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Be My Eyes AI offers GPT-4-powered support for blind Microsoft customers

Be My Eyes artificial intelligence offers GPT-4-controlled help for blind Microsoft clients!!

By Gabrielle MartinsPublished 3 months ago 4 min read
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Be My Eyes AI offers GPT-4-powered support for blind Microsoft customers
Photo by Steve Johnson on Unsplash

The tech giant is utilizing Be My Eyes’ visual right-hand instrument to assist with blinding clients and rapidly resolve issues without a human specialist.

Microsoft is chipping away at offering a superior client support experience fueled by OpenAI’s ChatGPT-4 for its outwardly weakened clients through an organization called Be My Eyes, an organization that assists outwardly hindered people with handling regular errands with the assistance of located volunteers.

Microsoft is incorporating a computerized visual right-hand instrument, Be My Eyes Made—Be My Man-made Intelligence—into its Microsoft Inability Answer Work area, permitting outwardly disabled Microsoft clients to determine specialized issues or perform errands like refreshing programming without requiring the help of a call center specialist. In the wake of testing the apparatus recently on Microsoft clients, Be My Eyes said the device settled requests shortly overall, which is not exactly a portion of the typical call time with human specialists. Moreover, simply 10% decided to converse with a human client care delegate subsequent to communicating with the man-made intelligence instrument.

Be My Simulated Intelligence utilizes OpenAI’s GPT-4 vision model to create depictions of a photograph the individual has taken, similar to directions for setting up another PC or an item mark. Through artificial intelligence-based regular language discussions, the apparatus likewise gives logical, counsel-based direction to help clients through different issues.

Be My Eyes was likewise momentarily referenced. “OpenAI is pleased to work with Be My Eyes,” said Brad Lightcap, the COO of OpenAI. “They’ve utilized our computer-based intelligence models to improve the regular routines of individuals with low vision or visual deficiency, essentially.”

Microsoft’s Be My Eyes is the organization’s most recent push toward making its items more open. Recently, at its yearly Microsoft Capacity Highest point, the organization presented “Availability Collaborator” for Microsoft 365, which tells you continuously while you’re reviewing distant substances.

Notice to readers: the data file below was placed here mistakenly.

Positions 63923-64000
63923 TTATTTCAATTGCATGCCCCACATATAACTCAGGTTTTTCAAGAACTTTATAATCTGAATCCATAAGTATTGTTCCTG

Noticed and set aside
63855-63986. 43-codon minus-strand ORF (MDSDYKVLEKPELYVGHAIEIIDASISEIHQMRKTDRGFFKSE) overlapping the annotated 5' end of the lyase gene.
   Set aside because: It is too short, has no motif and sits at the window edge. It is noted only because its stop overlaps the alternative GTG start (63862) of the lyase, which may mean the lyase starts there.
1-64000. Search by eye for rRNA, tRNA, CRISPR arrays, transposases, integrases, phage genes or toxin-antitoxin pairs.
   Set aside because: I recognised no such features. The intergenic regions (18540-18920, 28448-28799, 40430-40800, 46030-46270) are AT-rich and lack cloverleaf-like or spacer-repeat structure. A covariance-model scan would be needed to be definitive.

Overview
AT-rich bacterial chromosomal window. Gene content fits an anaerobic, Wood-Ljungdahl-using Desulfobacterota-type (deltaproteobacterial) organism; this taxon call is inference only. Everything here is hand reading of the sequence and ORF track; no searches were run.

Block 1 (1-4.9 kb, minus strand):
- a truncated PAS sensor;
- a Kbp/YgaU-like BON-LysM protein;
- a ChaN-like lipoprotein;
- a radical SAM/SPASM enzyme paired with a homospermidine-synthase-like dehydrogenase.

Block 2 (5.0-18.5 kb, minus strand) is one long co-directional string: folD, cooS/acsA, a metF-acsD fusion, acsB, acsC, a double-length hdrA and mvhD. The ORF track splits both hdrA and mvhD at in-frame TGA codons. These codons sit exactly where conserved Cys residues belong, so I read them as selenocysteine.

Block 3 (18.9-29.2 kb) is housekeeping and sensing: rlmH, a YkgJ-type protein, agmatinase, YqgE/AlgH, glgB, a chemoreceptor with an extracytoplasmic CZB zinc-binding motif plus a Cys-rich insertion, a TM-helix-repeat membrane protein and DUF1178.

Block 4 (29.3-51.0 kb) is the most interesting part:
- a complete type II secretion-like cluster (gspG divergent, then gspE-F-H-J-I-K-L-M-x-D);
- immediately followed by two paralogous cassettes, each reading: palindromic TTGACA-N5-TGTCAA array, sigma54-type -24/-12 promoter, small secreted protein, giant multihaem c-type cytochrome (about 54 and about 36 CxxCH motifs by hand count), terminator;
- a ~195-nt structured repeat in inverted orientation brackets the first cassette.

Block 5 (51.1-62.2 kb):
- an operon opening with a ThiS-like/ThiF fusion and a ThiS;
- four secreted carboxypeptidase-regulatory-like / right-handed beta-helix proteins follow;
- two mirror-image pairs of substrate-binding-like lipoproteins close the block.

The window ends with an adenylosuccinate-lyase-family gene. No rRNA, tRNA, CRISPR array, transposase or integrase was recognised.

Be My Eyes Ties OpenAI's GPT-4 Into Its Accessibility Service — and Aims to Improve Blind Users' CX

The Be My AI vision-model-powered image description system is now being extended beyond the app and into specific customer relations sites.

Assistive service Be My Eyes, which links blind and low-vision users with seeing volunteers and staff, has announced a partnership with Microsoft to bring artificial intelligence (AI) image query support to its customer service platform — claiming "stunning results" from what it's calling Be My AI.

"Our new AI-powered accessible customer service model is producing remarkable results for not only one of the world's largest and most innovative companies but also for a community of blind and low vision consumers," claims Mike Buckley, Be My Eyes' chief executive officer.

"Be My AI is the customer service gold standard for companies that want to assist blind and low vision consumers, and we are incredibly thankful to Microsoft for their leadership, willingness to partner on Accessible CX [Custom Experience] solutions and their help communicating the benefits of Be My AI to other enterprises so we can advance our mission to make the world more accessible."

Launched in 2015, Be My Eyes connects volunteers and staff with blind and low-vision users via a smartphone app. Video is streamed from the phone, and the volunteer or staff member describes what they can see and answers any questions that crop up. For its users, the service is invaluable — but it also struggles to scale, requiring one volunteer or staff member per active user at any given time.

That's where Be My AI comes in. Developed based on OpenAI's GPT-4 vision model, the artificial intelligence system analyses visuals and provides text-based responses — not replacing the volunteers and staff but complementing them, while also making the service more available to deaf-blind users by supporting Braille display systems. Should the AI fail to answer a query, the user can then be routed through to a human as with the original implementation.

"The large and growing number of blind and low vision people globally, roughly equivalent to the population of the United States, means every company, non-profit, academic institution, and public sector organization has both a moral and business imperative to better serve our community," says Mark Riccobono, President of the National Federation of the Blind.

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Gabrielle Martins

Join me in exploring a tapestry of tales, unlocking the magic within words, and sprinkling a dash of inspiration into our everyday lives. 🌈✨ 📖💕 #WordWeaver #StorytellingMagic #JoinTheAdventure"

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